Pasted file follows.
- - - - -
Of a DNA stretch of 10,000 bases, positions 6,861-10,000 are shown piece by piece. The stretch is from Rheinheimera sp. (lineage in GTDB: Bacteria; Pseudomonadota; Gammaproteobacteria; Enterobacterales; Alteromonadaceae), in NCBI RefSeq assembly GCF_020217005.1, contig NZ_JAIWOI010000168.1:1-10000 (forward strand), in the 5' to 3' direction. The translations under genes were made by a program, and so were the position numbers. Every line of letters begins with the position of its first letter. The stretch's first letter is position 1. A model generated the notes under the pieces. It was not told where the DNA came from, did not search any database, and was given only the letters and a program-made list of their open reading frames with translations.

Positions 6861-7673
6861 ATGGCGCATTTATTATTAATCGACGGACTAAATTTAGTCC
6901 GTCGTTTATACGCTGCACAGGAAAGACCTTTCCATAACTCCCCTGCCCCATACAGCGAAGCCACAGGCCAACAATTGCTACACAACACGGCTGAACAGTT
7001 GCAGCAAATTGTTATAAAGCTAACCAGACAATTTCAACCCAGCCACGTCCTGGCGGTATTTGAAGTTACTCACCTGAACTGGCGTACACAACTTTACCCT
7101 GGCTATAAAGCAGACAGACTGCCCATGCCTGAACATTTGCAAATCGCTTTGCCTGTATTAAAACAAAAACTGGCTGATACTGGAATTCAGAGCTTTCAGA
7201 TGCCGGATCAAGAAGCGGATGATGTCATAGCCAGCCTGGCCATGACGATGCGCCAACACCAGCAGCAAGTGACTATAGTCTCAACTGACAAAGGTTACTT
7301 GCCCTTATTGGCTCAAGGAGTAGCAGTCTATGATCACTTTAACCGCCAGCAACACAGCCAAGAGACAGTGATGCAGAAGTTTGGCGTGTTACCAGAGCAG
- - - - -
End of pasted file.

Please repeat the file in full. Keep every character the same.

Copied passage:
Of a DNA stretch of 10,000 bases, positions 6,861-10,000 are shown piece by piece. The stretch is from Rheinheimera sp. (lineage in GTDB: Bacteria; Pseudomonadota; Gammaproteobacteria; Enterobacterales; Alteromonadaceae), in NCBI RefSeq assembly GCF_020217005.1, contig NZ_JAIWOI010000168.1:1-10000 (forward strand), in the 5' to 3' direction. The translations under genes were made by a program, and so were the position numbers. Every line of letters begins with the position of its first letter. The stretch's first letter is position 1. A model generated the notes under the pieces. It was not told where the DNA came from, did not search any database, and was given only the letters and a program-made list of their open reading frames with translations.

Positions 6861-7673
6861 ATGGCGCATTTATTATTAATCGACGGACTAAATTTAGTCC
6901 GTCGTTTATACGCTGCACAGGAAAGACCTTTCCATAACTCCCCTGCCCCATACAGCGAAGCCACAGGCCAACAATTGCTACACAACACGGCTGAACAGTT
7001 GCAGCAAATTGTTATAAAGCTAACCAGACAATTTCAACCCAGCCACGTCCTGGCGGTATTTGAAGTTACTCACCTGAACTGGCGTACACAACTTTACCCT
7101 GGCTATAAAGCAGACAGACTGCCCATGCCTGAACATTTGCAAATCGCTTTGCCTGTATTAAAACAAAAACTGGCTGATACTGGAATTCAGAGCTTTCAGA
7201 TGCCGGATCAAGAAGCGGATGATGTCATAGCCAGCCTGGCCATGACGATGCGCCAACACCAGCAGCAAGTGACTATAGTCTCAACTGACAAAGGTTACTT
7301 GCCCTTATTGGCTCAAGGAGTAGCAGTCTATGATCACTTTAACCGCCAGCAACACAGCCAAGAGACAGTGATGCAGAAGTTTGGCGTGTTACCAGAGCAG